A WARRNAMBOOL health clinic has been recognised for its participation in a medical study that could have implications for the treatment and prevention of disease worldwide.
The Warrnambool Medical Clinic was recognised by the organisers of the ASPREE (ASPirin in Reducing Events in the Elderly) for their extensive involvement in the five-year study into the health benefits of aspirin.
The Monash University study hopes to shed some light on whether taking aspirin can prevent or stop diseases common to the elderly such as heart attacks, dementia, certain types of strokes, some forms of cancer and whether it helps maintain good health in people aged over 70.
About 16,000 Australians will eventually be involved in the five-year study.
There is another 3000 participants in America – half taking aspirin daily and the rest a placebo with yearly health checks.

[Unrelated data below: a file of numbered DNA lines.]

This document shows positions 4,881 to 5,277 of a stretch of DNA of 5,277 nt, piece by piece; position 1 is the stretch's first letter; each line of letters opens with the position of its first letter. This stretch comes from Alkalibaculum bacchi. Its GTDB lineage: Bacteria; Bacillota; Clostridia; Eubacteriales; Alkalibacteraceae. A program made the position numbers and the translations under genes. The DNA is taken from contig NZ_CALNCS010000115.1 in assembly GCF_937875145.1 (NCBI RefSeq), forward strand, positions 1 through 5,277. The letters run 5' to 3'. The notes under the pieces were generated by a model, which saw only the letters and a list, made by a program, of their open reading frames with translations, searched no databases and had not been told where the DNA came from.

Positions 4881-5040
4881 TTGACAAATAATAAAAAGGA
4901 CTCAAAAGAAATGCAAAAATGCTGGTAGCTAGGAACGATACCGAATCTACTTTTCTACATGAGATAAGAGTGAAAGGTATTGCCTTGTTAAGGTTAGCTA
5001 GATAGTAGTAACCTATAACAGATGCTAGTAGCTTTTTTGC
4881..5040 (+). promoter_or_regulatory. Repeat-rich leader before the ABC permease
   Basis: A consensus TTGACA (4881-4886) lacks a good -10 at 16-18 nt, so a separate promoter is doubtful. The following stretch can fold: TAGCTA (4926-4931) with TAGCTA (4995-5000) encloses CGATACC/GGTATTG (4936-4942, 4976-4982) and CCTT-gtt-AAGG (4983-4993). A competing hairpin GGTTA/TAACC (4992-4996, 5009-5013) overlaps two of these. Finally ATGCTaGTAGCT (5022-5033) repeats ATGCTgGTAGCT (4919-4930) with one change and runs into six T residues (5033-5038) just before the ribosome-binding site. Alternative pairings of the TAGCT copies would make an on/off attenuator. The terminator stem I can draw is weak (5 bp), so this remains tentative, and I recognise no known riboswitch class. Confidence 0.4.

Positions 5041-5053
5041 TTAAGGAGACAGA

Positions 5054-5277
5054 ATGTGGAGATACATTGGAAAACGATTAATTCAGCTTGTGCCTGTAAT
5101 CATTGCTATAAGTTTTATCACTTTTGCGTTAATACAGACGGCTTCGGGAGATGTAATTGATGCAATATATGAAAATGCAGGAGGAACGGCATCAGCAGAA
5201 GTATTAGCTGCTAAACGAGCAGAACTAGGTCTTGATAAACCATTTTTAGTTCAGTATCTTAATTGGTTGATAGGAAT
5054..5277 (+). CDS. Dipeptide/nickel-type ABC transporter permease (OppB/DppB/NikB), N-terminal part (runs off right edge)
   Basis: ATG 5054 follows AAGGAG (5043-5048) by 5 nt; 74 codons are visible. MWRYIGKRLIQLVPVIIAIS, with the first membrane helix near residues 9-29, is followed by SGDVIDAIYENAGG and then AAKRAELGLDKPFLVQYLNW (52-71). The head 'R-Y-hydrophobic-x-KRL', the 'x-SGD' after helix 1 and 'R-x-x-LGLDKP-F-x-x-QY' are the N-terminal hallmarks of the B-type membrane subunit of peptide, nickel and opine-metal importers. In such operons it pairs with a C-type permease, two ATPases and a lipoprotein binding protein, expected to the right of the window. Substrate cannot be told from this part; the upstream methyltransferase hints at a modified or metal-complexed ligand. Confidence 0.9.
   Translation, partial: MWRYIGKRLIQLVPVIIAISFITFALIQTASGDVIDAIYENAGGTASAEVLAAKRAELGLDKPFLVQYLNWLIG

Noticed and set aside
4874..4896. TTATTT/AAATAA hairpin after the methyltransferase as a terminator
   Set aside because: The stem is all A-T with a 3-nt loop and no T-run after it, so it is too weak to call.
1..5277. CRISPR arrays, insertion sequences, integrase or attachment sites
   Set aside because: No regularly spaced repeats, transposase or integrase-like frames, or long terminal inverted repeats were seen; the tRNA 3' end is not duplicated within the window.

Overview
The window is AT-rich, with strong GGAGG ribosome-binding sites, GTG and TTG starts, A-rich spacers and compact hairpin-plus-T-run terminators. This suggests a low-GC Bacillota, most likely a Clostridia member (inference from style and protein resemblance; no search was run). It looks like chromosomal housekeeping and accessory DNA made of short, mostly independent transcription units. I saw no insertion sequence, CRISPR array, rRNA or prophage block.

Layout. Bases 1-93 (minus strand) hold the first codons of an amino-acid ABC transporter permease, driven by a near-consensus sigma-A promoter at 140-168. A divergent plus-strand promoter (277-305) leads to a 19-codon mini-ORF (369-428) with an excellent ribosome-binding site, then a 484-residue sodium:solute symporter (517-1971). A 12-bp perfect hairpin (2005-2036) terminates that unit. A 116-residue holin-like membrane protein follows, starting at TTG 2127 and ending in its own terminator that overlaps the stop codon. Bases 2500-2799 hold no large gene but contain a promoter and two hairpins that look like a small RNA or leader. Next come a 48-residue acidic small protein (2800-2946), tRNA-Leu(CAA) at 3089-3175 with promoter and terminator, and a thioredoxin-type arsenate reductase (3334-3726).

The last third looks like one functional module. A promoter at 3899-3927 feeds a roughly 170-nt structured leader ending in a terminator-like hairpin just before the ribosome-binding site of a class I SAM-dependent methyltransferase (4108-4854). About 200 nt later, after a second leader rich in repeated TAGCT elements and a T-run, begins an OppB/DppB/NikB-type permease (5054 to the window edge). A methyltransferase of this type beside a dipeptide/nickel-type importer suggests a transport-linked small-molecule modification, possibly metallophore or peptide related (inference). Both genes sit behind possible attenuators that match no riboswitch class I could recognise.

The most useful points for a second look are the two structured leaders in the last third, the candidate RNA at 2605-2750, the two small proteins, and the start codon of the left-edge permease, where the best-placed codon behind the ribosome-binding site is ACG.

The ASPREE regional director for the area Mark Johnstone said he was excited that clinics such as the Warrnambool Medical Clinic were involved in the study. “We are very appreciative that participants and GPs in the south-west community have embraced this very important public good study,” Mr Johnstone said. “We have around 450 people in the region on the study, with around 75 coming from this clinic alone.”
The study has been running for about 18 months at some clinics and after three years, an interim report on findings will be compiled.
Senior Warrnambool Medical Clinic general practitioner Dr John Philpot said he was excited that a study of this size and calibre had allowed the clinic to be involved.
“We’ve never participated in a research study like this before in general practice and it is good that general practice can be involved in medical research which used to be mainly based in hospitals,” Dr Philpot said.
“It’s a different group of patients out there that can participate in research now, not just a group of people that have been in hospital for a host of illnesses.
“It’s really looking at the healthy population and seeing how we can keep them healthier for longer.”